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Burning Issue, Part 2

Some health experts say the coal plant is a terrible mistake that may cost people their lives.

Dr. Ron Saff, councilmember of the American Lung Association, says, "There is an increased rate of death, disease and cancer. There's increased asthma attacks, hospitalizations, bronchitis. The health risks are overwhelming."

Saff says that's why the Capital Medical Society and the Florida Medical Association have passed resolutions against coal power plants. Mercury is just one chemical that experts say the plant will emit, and what opponents say may even endanger the unborn.

Dr. Don Willis says, "When a woman is pregnant and eats fish, her mercury levels can rise in her blood and get to levels where it can cause brain damage, mental retardation in the baby."

But not everyone agrees that mercury contamination from the plant will have a severe health impact.

Dr. William Landing, Professor of Environmental and Marine Chemistry at Florida State University, says, "The impact of mercury deposition is small. It's on the order of one percent or so that could increase fish mercury levels by about the same factor, which is basically an insignificant amount."

Landing says this is especially true if the plant's design has maximum pollution control. Dr. Chris Teaf, a human health expert for the North Florida Power Plant Project, says the final plant design will emit far less mercury than what current EPA standards allow.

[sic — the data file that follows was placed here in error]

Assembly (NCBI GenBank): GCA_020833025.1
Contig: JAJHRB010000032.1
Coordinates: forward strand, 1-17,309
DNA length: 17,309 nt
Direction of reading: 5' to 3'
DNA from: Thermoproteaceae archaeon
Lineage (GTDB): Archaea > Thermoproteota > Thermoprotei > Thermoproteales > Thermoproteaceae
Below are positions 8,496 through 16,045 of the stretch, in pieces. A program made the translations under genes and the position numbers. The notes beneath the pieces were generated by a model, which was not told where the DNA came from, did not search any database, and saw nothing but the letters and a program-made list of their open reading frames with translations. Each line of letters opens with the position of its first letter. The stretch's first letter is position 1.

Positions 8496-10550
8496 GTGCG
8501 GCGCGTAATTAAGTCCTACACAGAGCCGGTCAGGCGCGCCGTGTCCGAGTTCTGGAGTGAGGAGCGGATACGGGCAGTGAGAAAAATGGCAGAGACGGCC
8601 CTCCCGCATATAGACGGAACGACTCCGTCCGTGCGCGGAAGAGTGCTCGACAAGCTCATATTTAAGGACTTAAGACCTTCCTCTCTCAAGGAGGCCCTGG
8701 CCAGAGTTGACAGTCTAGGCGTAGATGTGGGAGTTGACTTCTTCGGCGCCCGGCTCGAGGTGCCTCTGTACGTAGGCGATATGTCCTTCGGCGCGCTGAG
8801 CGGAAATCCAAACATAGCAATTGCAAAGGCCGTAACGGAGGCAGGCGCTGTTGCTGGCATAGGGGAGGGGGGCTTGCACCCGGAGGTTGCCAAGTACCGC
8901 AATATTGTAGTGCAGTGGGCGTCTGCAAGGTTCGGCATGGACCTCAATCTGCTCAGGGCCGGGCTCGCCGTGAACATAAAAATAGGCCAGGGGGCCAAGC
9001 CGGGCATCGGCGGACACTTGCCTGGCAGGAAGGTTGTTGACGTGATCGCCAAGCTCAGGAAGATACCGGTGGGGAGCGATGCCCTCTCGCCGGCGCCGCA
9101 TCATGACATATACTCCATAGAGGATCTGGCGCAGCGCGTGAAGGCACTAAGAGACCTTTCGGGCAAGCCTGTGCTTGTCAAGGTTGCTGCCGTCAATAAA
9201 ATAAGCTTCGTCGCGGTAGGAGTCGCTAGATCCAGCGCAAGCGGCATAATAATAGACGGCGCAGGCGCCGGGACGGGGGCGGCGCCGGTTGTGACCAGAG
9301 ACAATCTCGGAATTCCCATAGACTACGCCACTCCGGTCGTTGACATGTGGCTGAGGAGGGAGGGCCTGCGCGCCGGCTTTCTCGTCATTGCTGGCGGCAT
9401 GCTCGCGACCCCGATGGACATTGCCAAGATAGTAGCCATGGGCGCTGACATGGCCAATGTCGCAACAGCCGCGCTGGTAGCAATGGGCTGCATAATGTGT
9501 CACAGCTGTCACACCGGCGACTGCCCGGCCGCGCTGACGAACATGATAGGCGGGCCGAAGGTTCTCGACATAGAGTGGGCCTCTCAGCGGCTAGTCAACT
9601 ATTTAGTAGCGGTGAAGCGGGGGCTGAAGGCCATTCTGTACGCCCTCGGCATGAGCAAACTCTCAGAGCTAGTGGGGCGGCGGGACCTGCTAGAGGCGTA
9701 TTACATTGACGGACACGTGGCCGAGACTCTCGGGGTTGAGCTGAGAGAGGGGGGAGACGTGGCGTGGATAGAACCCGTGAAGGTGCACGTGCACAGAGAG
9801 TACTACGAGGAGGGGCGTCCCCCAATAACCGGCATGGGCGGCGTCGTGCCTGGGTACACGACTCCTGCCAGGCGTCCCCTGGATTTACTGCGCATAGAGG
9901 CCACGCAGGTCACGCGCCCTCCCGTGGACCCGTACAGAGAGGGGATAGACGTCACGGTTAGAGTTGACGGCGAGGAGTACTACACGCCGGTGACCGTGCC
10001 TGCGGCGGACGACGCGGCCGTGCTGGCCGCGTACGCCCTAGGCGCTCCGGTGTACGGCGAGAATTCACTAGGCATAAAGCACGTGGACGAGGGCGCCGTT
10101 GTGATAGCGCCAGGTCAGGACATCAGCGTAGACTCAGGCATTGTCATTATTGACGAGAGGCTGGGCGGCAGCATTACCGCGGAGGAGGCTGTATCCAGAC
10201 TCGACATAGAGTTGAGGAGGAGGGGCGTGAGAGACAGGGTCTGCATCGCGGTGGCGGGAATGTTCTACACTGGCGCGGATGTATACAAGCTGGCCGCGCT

Teaf says, "The numbers will almost certainly come down as the design becomes more and more refined, so we would anticipate it being considerably less."

Dr. Teaf's credibility has been called into question amid reports of a past error that he made about the risk to children of arsenic in wood when hired by the pressure treated wood industry.

"While that issue of the error has been brought to light a number of different times now, it had no effect on that project."

Teaf says he corrected the error after the DEP review. With it all but certain that the coal plant will be built in Taylor County, the question voters in Tallahassee must now answer is, will they have a seat at the table in shaping that plant's future?


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